Dr. M. Elizabeth Vemer
This article is a review of literature pertaining to women’s philanthropy. The purpose is to provide a basis for research related to reasons women donate to athletics and sports. An analysis of women donors as portrayed in the non-profit and political sector philanthropic literature is provided. Inferences for sport fundraising are explored in terms of private donor giving to intercollegiate athletics, especially that which may enhance women’s sporting opportunities. Emphasis is placed on the role of women as financial donors and philanthropists during the 1990s. Projections are made relative to the potential for and nature of female philanthropy in the future.
Kevin Filo, Daniel C. Funk, and Danny O’Brien
Charity sport events have emerged as widespread and integral fundraising mechanisms for charitable organizations. This article explores the meaning that charity sport events hold in participants’ lives. Using the Psychological Continuum Model (PCM) as the theoretical framework, the authors examine participant attachment to charity sport events. Semi-structured interviews were conducted with participants in a charity sport event (N = 32) to discuss their perceptions of the event and their overall event experiences. Results revealed that camaraderie, cause, and competency reflect the enhanced meaning of the event and provide further explanation of attachment. Suggestions are made for charitable organizations and host communities to leverage these factors effectively and develop long-term sustainable events, and to assist in recruiting volunteers and facilitating social change in host communities.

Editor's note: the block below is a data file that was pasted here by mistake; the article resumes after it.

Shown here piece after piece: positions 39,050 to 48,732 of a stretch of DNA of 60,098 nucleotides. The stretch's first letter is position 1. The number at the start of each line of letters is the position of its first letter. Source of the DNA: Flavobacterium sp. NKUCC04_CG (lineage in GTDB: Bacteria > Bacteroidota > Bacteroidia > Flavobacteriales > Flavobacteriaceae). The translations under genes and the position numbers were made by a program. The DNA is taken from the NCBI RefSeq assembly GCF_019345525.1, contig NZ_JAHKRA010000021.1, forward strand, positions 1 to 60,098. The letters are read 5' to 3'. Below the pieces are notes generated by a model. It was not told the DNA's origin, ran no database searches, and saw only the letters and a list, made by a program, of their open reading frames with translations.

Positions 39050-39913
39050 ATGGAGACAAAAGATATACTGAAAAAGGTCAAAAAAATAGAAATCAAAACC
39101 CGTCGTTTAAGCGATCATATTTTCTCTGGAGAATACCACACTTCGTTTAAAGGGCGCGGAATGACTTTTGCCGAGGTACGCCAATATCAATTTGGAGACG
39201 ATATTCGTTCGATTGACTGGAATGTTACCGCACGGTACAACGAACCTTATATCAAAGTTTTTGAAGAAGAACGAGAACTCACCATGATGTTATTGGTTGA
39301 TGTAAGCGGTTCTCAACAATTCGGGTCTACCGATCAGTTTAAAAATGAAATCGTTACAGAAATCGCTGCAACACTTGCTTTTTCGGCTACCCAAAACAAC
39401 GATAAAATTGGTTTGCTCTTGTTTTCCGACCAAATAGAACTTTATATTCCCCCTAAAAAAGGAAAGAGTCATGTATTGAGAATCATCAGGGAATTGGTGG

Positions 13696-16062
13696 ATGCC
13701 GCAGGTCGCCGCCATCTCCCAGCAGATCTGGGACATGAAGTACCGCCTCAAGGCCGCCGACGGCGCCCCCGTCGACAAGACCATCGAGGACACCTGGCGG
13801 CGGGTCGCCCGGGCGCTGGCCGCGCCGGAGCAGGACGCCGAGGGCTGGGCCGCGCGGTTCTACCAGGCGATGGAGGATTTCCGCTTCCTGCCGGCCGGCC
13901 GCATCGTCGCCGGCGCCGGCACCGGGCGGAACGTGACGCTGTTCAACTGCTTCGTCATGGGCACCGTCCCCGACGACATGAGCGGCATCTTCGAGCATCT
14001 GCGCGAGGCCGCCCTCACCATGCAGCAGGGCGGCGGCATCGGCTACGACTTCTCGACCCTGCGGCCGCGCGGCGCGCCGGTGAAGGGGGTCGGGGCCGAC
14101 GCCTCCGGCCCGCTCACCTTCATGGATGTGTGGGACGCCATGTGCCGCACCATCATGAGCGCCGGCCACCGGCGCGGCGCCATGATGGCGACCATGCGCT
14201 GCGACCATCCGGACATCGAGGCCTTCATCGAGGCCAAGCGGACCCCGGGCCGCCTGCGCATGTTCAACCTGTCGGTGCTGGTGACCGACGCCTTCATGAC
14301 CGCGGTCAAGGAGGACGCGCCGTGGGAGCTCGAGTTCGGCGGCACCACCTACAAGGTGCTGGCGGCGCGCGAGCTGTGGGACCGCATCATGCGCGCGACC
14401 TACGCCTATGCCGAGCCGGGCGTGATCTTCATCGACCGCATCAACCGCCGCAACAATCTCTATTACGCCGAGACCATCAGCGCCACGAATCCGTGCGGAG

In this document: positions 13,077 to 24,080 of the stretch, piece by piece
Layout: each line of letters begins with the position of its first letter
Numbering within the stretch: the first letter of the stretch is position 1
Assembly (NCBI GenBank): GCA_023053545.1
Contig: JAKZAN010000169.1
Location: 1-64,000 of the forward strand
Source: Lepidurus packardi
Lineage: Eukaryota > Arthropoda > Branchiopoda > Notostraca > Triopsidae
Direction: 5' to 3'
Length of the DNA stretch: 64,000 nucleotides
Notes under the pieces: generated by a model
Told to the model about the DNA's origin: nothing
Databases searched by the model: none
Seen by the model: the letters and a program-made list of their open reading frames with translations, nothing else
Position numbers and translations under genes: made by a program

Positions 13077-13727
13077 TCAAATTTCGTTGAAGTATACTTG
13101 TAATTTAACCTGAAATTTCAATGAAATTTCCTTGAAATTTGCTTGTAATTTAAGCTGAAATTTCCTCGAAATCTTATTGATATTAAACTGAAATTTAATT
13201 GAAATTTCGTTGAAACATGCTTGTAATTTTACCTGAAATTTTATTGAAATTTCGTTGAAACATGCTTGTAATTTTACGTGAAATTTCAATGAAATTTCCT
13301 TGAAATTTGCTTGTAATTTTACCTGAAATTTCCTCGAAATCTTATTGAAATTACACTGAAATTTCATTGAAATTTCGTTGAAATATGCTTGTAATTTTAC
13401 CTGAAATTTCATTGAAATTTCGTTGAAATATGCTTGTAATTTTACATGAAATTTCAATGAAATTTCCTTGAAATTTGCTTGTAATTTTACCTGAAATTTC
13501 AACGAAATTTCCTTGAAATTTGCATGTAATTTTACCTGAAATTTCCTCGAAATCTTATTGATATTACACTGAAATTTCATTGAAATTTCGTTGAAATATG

Jeffrey L. Stinson and Dennis R. Howard
As both academic and athletic programs have become increasingly reliant on private support, the relationship between academic and athletic fund-raising has drawn increased research attention. The current study seeks to clarify the disparate findings of previous research by using the Voluntary Support of Education database of private support to colleges and universities to examine giving by alumni and nonalumni to academic and athletic programs at institutions participating in NCAA Division I-A football. Linear mixed-model analyses revealed the moderating role of academic reputation on institutional giving. Total giving to schools with the strongest academic reputations was less susceptible to the changing fortunes of athletic teams than total giving to institutions not included in the top tier of academically ranked schools. Although the top-ranked schools appeared immune to the influence of athletic performance, analysis of allocation patterns indicated that an increasing percentage of total dollars donated was directed to athletic programs at all levels of schools.